She's still ever the scholar, and growing more in her knowledge of the world around her every day. She reads anything and everything she can get her hands on, and has read through all of the books on the kids' shelves in our house at this point. She reads, and rereads, until she is an expert on every subject that fascinates her. She is still obsessed with space and astronomy, and can tell you more about lunar modules and other galaxies and the chemical make up of the planets in our solar system, because she has read the three different space encyclopedias we bought her cover to cover, and continues to reread them because we've run out of new material. The astronomy science curriculum we're using for first grade science is really just me reading through another astronomy book and her filling in the gaps with stuff she already knows. She's still determined to travel to space one day, and has thought it through so thoroughly that at this point, there's really no stopping her. If I thought letting her cross the street to take muffins to our neighbors was hard, the idea of her strapped to a rocket and shooting into space is terrifying. And yet, that is what she has envisioned for her future, so I guess I better start getting on board with the idea.
She's torn though, because as exciting as space may seem, there's a part of her that likes what I do. It's the part of her that wants to rock her not-so-little-anymore brother and sing him lullabies. It's the part that wants to read to her brothers and teach Caleb how to write his name. It's the part that wants to help Jacob put his laundry away because he can't reach the top drawer, but she can.
"But Mommy," she explained, a hint of sadness in her voice, "I just can't be a Mommy when I grow up."
"Sure you can, sweetie," I assured her. "You'll be a great Mommy one day."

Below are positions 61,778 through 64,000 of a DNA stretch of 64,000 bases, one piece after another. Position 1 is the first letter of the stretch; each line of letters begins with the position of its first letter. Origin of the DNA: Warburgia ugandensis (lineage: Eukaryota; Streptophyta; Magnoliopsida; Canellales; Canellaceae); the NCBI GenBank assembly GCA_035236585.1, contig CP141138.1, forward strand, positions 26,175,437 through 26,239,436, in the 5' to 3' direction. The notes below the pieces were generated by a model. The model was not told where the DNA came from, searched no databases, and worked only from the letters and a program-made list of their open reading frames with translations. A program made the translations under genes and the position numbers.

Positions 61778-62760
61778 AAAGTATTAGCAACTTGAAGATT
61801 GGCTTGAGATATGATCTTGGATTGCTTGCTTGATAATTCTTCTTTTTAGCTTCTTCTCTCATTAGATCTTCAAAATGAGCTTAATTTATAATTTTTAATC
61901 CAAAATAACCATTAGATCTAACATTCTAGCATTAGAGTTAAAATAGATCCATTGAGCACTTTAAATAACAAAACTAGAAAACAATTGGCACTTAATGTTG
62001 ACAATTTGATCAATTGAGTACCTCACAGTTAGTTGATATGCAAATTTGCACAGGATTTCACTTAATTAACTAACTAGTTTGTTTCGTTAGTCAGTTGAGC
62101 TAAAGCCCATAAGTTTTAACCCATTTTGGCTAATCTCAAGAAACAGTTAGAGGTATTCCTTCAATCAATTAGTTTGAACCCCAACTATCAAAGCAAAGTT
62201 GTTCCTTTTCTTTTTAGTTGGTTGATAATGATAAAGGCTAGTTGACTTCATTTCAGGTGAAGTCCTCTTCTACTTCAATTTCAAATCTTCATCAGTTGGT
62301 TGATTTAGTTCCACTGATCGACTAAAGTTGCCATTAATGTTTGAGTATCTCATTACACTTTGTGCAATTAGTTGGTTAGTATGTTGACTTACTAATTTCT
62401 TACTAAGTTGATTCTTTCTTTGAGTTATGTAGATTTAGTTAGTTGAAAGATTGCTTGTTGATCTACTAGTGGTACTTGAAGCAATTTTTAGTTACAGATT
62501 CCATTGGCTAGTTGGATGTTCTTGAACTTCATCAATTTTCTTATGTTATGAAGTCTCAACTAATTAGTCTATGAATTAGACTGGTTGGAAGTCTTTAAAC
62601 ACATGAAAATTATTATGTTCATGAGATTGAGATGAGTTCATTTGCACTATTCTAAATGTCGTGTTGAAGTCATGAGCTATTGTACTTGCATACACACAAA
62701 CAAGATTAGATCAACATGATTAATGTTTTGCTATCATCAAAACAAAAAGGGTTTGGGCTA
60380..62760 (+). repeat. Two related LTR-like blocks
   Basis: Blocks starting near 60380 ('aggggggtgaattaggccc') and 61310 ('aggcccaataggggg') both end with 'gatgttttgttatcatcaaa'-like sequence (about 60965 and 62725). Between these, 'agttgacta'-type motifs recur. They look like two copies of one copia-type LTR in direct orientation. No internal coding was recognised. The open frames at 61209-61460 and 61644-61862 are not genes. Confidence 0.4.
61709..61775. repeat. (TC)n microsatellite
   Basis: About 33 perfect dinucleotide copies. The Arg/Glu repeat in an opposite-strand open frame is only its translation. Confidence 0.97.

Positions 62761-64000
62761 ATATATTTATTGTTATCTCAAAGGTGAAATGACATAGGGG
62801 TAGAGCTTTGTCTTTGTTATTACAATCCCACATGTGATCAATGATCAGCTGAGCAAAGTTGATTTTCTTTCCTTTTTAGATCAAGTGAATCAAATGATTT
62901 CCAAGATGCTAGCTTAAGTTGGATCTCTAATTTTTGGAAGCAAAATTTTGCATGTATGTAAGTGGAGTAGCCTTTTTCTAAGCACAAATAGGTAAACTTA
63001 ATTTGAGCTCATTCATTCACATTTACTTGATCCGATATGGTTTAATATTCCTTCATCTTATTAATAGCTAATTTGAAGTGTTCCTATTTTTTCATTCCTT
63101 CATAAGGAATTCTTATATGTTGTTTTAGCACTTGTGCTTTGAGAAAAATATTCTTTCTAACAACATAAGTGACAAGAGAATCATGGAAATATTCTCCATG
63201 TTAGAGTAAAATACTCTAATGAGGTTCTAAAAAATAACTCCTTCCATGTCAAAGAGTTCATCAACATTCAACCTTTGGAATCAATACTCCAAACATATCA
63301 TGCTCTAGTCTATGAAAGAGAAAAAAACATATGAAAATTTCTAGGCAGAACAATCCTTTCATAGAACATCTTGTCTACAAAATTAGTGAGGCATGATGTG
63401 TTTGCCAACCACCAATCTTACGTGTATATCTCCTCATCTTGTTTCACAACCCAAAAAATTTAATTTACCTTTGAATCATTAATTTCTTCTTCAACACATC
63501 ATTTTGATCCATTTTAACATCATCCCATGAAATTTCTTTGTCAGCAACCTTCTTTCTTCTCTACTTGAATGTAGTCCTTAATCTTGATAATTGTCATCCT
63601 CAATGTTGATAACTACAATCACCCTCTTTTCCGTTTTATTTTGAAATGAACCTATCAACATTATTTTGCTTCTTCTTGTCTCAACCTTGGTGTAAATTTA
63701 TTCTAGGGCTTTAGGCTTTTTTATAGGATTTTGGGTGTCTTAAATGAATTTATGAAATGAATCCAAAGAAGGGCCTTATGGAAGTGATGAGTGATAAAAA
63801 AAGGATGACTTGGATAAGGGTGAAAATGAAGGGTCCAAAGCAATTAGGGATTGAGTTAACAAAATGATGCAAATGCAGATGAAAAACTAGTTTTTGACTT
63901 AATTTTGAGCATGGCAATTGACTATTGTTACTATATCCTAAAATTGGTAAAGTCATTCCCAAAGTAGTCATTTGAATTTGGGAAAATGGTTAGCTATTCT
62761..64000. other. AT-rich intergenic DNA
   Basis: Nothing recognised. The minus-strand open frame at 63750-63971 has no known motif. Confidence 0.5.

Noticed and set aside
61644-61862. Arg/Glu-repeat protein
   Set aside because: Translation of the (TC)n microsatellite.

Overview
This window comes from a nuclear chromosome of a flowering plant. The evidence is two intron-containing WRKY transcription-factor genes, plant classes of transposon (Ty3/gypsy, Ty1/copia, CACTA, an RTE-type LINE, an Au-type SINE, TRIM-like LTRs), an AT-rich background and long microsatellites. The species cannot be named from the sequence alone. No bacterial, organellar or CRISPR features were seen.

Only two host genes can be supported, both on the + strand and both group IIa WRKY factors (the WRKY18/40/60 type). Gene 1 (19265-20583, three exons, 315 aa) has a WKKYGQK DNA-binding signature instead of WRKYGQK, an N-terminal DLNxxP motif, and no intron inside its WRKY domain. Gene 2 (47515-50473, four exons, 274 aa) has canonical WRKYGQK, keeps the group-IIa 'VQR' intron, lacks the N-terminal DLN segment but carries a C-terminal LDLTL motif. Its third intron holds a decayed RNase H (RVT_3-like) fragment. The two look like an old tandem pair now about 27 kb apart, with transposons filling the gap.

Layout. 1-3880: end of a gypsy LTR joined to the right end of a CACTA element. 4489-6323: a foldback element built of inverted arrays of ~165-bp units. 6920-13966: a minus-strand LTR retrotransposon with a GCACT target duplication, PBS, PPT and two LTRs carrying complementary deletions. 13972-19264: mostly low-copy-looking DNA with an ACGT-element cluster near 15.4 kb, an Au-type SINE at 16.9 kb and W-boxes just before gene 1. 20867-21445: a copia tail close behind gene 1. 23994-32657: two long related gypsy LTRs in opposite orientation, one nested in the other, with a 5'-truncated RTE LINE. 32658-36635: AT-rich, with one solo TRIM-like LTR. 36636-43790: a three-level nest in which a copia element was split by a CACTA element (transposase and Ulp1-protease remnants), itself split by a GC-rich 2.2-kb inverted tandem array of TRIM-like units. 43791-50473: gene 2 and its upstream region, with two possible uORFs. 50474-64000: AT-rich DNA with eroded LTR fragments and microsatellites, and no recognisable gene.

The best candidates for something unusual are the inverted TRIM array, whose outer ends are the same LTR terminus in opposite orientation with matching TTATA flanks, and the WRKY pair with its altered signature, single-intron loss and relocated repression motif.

"But you don't get any money for taking care of us," she explained. "And space shuttles are really expensive. If I'm a mommy, how will I ever buy my space shuttle?"
I told her we'd start saving now, and she could worry about it when the time comes.
But the most exciting part of being six, for her dad and I, is that she's becoming kinder, and her heart is softening. And she sees it too. We started noticing in April. I remember, because it was a dramatic shift in her attitude and affections, and others noticed it as well. Abby saw the change in herself, and mentioned it one night as I was tucking her in.
"I've been kind for a whole month," she told me, just as matter-of-factly as ever. I hadn't said anything to her about it, and was impressed that her timeline seemed to align with mine. Indeed, she had been gentler, more patient (with herself and others), more affectionate, and generally pleasant to be around.
These are heart matters, and I told her as much. And the condition of the heart is not something that gradually improves over time, or that matures into a state of general goodness. No, the heart is something that must be changed by the One who created it. And if the fruitful evidence we've seen in our daughter over these past few months is any indication, I am confident He is doing a saving work in this covenant child of His. And the thing about being six is that she has questions, and a mind that can understand the answers. She knows she is a sinner, without hope but for the saving work of Christ. She knows faith in Jesus is the only way to get to Heaven, and that His death on the cross paid the penalty for her sins. She knows all the right answers in her head, and we are hopeful that the Spirit is at work, rooting those truths ever more firmly in her heart.
I think six is going to be an exciting year for this little one. Happy birthday, sweet Abby!